Food Labels: “Natural” Peanut Butter
I have preferred “natural” peanut butter for several years. That’s ground-up peanuts with nothing added except salt. The two brands that have been available to me bear the Smucker’s and Kroger labels. [They contain 150 mg. and 120 mg. of salt per serving respectively. I might like it even better without the salt.]
“Regular” peanut butter typically adds not only salt but hydrogenated oils and sugar.
Knowing my preference, my husband recently brought home some Jif Natural Creamy Peanut Butter Spread. The words spread and contains 90% peanuts were the first clue that maybe this wasn’t what I considered “natural.” Sure enough, added to peanuts on the list of ingredients were sugar, palm oil, and 2% or less of molasses and salt.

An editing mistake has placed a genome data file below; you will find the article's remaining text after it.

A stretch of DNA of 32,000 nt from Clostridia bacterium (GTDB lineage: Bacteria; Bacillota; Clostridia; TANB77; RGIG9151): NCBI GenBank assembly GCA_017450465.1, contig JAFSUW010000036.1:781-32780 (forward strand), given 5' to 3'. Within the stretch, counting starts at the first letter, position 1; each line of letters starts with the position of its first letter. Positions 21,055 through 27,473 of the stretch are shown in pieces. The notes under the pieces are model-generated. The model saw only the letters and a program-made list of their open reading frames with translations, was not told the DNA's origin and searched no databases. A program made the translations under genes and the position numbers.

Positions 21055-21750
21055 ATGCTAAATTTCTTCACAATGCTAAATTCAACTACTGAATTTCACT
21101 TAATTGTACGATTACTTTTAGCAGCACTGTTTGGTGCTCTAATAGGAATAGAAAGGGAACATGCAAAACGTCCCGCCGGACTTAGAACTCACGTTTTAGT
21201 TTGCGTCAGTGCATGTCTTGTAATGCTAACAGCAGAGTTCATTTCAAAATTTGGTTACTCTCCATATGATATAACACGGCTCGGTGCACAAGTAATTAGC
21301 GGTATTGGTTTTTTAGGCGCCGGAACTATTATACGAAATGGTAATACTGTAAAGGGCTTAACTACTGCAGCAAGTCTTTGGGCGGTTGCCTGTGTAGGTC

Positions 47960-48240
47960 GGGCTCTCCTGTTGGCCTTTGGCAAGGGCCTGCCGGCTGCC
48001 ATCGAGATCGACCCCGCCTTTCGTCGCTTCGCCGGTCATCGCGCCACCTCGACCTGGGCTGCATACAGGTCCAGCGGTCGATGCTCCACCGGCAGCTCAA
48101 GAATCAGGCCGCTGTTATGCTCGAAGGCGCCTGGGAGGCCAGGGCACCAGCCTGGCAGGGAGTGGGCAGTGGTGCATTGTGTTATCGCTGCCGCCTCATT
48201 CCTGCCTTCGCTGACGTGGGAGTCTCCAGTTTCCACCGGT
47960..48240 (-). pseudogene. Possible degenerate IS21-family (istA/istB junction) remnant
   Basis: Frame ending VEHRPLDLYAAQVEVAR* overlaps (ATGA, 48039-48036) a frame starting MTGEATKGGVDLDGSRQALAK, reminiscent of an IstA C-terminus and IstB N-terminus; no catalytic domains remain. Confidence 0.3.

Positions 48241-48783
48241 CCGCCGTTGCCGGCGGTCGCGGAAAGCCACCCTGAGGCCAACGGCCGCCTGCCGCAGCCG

A Google search led me to Snack Girl‘s post on the subject. According to her research, the only difference between Jif Natural and Jif regular peanut butter is the absence of hydrogenated oil. The problem with that, however, is that although they haven’t hydrogenated the oils in the peanut butter to give it extra shelf life, they have used palm oil, which is naturally hydrogenated!
This is one more example of why you can’t trust the front label on processed foods. They are packaged to sell the ingredients. “Low fat” may mean added sugar, and “sugar-free” may indicate added fat. If we want to eat more food and less poison, we must read the ingredients and nutrition labels.
Have you found any “false labeling” lately?